The team of the winning boat in the California Cup Regatta, Pyewacket, heading upwind towards the weather mark in the Santa Monica Bay this past weekend.

The team of the winning boat in the California Cup Regatta, Pyewacket, heading upwind towards the weather mark in the Santa Monica Bay this past weekend.

 

 

 

 

 

 

 

 

 

 

 

 

By Pat Reynolds
There are a few annual sailboat racing events in the Marina del Rey area that are clearly distinct. They might generate excitement and buzz by the amount of sailors they attract or by what they mean to the community at large, but in the case of the California Cup Regatta, held May18-19, it’s about what is brought to the table.
Cal Cup, as it’s informally known, brings to the bay some of the most prominent and prestigious purebred racers in all of Southern California. Anyone who knows So Cal racing knows these boats, and to see them gather exclusively amongst themselves is a special circumstance.
Each boat is around 70 feet long and built solely for racing. Armed with crews of 15, the “West Coast sleds” as they are known, met on the bay this past weekend for two days of intense competing in gorgeous Californian conditions.
“After beating, tight reaching, broad reaching and running around the Santa Monica Bay for more than four and a half hours, the top three WC70s [West Coast 70s] finished within 14 seconds of each other,” said California Yacht Club’s Tom Leweck of the high level competition after the first day.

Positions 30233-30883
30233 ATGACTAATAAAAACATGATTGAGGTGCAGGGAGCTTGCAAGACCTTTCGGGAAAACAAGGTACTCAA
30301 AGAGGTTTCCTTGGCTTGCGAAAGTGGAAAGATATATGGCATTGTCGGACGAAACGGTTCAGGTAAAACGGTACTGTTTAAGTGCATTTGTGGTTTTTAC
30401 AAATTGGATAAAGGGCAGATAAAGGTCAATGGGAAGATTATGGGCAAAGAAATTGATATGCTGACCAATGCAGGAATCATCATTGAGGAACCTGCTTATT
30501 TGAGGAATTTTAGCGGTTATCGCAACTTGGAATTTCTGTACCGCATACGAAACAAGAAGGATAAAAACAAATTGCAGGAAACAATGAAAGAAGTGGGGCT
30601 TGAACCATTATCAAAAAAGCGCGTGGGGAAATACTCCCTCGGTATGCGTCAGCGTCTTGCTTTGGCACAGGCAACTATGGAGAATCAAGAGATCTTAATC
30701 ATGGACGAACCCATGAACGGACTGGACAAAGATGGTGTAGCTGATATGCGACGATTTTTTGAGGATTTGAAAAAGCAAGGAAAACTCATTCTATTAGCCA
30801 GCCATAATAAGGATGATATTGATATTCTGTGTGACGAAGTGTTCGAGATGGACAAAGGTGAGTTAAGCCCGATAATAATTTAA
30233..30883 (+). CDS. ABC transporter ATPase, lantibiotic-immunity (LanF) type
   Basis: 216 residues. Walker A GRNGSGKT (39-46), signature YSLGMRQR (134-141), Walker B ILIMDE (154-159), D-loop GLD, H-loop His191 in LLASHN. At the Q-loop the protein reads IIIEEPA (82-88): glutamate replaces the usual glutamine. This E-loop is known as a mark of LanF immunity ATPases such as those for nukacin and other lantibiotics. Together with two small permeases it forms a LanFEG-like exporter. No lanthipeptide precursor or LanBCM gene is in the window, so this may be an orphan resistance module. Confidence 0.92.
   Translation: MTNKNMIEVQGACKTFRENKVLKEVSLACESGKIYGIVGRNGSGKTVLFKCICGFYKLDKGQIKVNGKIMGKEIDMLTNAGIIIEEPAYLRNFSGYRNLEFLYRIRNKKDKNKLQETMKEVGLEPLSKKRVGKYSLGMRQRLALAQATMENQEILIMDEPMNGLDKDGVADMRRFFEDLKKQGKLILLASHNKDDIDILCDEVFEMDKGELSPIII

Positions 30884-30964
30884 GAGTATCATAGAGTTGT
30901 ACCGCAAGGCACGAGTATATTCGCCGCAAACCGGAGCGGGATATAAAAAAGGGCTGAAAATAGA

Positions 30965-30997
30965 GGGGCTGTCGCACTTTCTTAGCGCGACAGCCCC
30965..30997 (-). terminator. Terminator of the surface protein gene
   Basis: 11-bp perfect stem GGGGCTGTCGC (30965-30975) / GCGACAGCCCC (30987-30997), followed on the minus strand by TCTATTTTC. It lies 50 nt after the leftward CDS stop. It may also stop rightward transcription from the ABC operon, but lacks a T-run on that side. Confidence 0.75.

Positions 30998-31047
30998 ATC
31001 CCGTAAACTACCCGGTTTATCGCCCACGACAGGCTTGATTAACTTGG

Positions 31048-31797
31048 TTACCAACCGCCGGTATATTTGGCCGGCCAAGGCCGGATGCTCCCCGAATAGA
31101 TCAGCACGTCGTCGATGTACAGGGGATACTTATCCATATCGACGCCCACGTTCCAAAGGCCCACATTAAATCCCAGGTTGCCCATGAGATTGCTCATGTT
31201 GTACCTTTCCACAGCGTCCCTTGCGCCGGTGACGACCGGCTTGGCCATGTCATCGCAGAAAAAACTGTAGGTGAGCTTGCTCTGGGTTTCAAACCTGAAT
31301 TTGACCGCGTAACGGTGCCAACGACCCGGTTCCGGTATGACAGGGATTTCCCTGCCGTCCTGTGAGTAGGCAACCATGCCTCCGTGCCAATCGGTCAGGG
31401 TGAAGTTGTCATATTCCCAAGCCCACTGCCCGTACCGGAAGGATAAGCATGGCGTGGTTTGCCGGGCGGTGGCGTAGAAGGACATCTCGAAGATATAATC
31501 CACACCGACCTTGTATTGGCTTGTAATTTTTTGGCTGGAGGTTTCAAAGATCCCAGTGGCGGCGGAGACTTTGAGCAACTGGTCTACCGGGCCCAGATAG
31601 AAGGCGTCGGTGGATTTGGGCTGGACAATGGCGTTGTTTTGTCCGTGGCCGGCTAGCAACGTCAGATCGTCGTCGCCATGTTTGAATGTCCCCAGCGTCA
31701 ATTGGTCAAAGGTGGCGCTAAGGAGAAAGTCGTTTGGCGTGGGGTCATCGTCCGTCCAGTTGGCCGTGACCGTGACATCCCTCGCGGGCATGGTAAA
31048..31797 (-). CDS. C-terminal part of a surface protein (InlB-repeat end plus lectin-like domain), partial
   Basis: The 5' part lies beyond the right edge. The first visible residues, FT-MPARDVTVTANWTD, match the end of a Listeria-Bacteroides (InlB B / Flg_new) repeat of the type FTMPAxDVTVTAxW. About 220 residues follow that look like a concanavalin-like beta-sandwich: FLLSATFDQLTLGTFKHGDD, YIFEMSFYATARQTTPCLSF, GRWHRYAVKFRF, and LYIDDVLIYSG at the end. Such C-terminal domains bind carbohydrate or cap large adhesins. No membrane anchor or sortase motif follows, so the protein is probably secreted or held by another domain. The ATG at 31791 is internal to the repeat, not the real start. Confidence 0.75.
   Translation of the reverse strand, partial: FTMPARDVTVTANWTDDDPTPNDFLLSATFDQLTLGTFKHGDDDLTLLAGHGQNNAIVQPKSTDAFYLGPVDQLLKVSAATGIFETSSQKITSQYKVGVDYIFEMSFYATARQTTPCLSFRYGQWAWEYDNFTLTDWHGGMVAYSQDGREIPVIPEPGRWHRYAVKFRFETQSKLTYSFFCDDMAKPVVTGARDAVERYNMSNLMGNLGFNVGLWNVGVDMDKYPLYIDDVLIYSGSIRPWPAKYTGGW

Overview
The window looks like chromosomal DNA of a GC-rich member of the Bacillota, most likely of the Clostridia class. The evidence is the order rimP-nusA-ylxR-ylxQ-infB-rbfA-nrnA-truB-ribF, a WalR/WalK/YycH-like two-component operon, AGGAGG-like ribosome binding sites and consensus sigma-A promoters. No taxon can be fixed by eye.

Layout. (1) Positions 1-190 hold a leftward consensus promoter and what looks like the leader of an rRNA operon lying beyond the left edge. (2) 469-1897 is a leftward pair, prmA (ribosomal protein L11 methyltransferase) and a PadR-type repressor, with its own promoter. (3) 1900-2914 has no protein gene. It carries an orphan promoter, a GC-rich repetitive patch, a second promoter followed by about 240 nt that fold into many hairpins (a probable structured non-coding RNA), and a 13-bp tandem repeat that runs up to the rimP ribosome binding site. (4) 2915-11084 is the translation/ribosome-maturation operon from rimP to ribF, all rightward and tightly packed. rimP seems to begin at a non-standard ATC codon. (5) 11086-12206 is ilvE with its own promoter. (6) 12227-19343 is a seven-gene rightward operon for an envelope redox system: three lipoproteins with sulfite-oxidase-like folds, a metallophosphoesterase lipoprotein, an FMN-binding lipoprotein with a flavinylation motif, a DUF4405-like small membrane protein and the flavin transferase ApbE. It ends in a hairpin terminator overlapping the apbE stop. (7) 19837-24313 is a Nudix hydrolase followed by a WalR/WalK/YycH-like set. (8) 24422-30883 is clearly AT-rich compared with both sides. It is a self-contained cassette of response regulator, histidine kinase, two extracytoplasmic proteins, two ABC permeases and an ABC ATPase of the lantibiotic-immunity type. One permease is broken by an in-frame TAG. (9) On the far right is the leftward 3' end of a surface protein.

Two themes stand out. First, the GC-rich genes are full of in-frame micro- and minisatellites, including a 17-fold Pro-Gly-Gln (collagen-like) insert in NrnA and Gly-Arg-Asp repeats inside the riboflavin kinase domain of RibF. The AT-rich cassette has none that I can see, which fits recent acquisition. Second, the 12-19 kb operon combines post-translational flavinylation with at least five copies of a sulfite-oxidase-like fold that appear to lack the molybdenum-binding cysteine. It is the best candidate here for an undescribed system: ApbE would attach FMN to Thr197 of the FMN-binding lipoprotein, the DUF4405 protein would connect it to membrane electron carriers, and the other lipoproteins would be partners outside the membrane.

After the last race of the weekend, Leweck reported there was just a three-second separation that would decide the winner.
“Three seconds – that was the difference between engraving Pyewacket on the California Cup trophy or Taxi Dancer,” Leweck said. “But when Roy P. Disney’s Pyewacket corrected out three seconds ahead of the defending champion, Taxi Dancer, in the final race, that threw the two boats into a tie. Pyewacket, sailing for California Yacht Club, won the tie-breaker and the 2013 California Cup.”
While the Cal Cup ordinarily involves just the West Coast sleds, this year marks a change. In addition to the 70-foot heavyweights, the serious and competitive Farr 40 class shared the racecourse as well. Like the sleds, Farr boats are pure racers and the class is also very competitive.
“Five boats were in serious contention going into the fifth and final buoy race,” Leweck reported. But Jeff Shew and Bill Durant from Long Beach Yacht Club edged out Steve Murphy’s JoAnn for a top spot on the podium.
For complete results, www.calyachtclub.com. §

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